Music is a powerful medium with the capability of inspiring, provoking, challenging and changing the way that the people who engage with it.
Art is a powerful medium with the capability of inspiring, provoking, challenging and changing the way that the people who engage with it.
Combine the two and the result is more than just the sum of the two parts. The package is whole, a full blown assault on the aural and visual senses.
Some bands are lucky enough to have an artist within their circle who become unofficial, or even official members of the band, such is the importance of their particular contribution to the band's work. The Pistols had Jamie Reid, Buzzcocks had Malcolm Garrett and Linder, Dead Kennedy's had Winston Smith and Crass had Dave King and Gee Vaucher.
Whether these artists turned their hands to the design of logos, record sleeves or stage sets, in each case there work became inextricably linked to 'their' band.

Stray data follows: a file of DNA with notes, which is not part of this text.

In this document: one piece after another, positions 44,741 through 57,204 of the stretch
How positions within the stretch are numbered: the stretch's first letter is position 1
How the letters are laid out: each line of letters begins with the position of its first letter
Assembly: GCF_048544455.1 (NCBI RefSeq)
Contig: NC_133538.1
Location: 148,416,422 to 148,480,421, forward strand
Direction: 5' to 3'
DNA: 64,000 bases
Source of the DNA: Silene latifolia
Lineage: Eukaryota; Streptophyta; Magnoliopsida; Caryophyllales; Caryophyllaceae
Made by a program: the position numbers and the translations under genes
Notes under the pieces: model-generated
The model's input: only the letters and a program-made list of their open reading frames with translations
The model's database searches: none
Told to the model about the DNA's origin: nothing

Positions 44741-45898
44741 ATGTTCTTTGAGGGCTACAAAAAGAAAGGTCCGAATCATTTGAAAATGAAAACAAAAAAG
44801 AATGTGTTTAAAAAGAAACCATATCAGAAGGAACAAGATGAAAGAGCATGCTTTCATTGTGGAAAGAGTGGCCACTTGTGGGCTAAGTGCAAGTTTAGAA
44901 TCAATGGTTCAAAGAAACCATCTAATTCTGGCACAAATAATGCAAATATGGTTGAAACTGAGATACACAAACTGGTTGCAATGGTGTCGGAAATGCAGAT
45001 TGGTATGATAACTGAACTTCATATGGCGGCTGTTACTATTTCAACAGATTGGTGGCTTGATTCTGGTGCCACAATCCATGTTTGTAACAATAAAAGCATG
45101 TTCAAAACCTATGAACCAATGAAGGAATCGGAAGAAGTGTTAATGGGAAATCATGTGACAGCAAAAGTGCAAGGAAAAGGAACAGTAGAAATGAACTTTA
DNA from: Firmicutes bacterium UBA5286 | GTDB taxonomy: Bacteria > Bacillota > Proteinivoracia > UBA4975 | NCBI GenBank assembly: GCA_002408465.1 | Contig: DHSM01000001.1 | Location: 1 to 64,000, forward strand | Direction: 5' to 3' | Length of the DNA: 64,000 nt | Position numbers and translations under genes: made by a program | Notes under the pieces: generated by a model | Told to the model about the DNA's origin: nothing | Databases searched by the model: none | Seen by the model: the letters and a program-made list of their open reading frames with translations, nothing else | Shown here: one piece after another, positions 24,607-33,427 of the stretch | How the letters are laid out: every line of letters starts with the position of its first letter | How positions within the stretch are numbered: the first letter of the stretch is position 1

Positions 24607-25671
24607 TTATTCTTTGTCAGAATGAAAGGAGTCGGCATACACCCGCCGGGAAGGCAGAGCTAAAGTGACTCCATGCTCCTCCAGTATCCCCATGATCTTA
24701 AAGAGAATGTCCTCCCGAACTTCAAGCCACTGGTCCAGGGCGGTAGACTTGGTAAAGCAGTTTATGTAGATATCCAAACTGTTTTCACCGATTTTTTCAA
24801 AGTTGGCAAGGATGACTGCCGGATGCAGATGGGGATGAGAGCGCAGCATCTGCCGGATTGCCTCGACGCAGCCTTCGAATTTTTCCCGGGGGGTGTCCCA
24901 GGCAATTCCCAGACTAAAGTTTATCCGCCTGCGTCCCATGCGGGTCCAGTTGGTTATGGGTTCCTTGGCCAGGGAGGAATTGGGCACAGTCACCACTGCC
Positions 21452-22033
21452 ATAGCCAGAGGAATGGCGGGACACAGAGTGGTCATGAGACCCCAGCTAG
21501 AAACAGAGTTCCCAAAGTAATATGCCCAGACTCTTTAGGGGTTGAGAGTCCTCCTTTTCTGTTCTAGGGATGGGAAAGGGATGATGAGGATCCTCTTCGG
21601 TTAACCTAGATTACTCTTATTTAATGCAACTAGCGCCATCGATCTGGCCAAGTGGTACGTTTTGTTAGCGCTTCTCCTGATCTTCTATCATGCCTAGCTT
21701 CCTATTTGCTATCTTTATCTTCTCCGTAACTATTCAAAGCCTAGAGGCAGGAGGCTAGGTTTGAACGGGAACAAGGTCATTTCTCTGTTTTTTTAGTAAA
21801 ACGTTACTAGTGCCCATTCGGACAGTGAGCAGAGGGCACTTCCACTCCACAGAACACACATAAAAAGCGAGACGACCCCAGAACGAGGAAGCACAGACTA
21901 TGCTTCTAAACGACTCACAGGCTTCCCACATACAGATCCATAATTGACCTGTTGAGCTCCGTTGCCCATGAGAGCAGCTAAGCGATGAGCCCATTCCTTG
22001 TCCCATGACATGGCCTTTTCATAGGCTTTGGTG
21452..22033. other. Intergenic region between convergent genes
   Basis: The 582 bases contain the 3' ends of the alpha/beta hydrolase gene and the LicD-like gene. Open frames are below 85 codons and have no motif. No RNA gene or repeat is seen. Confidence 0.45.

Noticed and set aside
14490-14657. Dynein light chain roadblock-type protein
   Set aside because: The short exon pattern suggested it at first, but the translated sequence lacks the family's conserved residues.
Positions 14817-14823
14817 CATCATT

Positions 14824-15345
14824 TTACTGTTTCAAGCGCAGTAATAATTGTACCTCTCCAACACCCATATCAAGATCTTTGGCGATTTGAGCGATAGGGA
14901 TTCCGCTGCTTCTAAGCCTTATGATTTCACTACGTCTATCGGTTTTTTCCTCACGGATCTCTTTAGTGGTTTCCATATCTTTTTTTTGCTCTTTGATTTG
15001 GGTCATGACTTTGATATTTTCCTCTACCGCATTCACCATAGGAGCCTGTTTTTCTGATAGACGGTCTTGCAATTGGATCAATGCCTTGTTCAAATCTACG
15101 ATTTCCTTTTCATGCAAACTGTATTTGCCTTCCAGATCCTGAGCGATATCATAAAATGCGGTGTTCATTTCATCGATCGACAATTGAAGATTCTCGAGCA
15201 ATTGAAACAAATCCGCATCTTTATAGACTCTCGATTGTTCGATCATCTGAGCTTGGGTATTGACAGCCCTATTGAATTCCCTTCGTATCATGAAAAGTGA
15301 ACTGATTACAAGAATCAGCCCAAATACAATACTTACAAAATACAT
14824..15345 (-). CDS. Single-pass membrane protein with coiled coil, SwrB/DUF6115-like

Crass were a very visual band from the all black military stage wear to the printed banners that adorned every venue at which they played, all visual statements of the band's philosophy. The Crass serpent logo is arguably the most iconic band logos of all time, although I grant you that the Rolling Stones tongue is up there as well. Designed by Dave King, the intricate monochrome design is jam packed with meaning. The body of a serpent, or to be more specific, Ouroboros, a two headed creature of Egyptian origin that consumes itself. The fertility based symbolism of the ancient image was redefined to represent the symbols of power around which the serpent was coiled as well as a part of. The Christian cross, the swastika and the elements of the Union Jack, all symbols of immense power. Ultimately, the image of the serpent consuming itself is a representation of these powers destroying themselves.... a scenario that was high up on the Christmas list that was sent out annually from Dial House, Essex.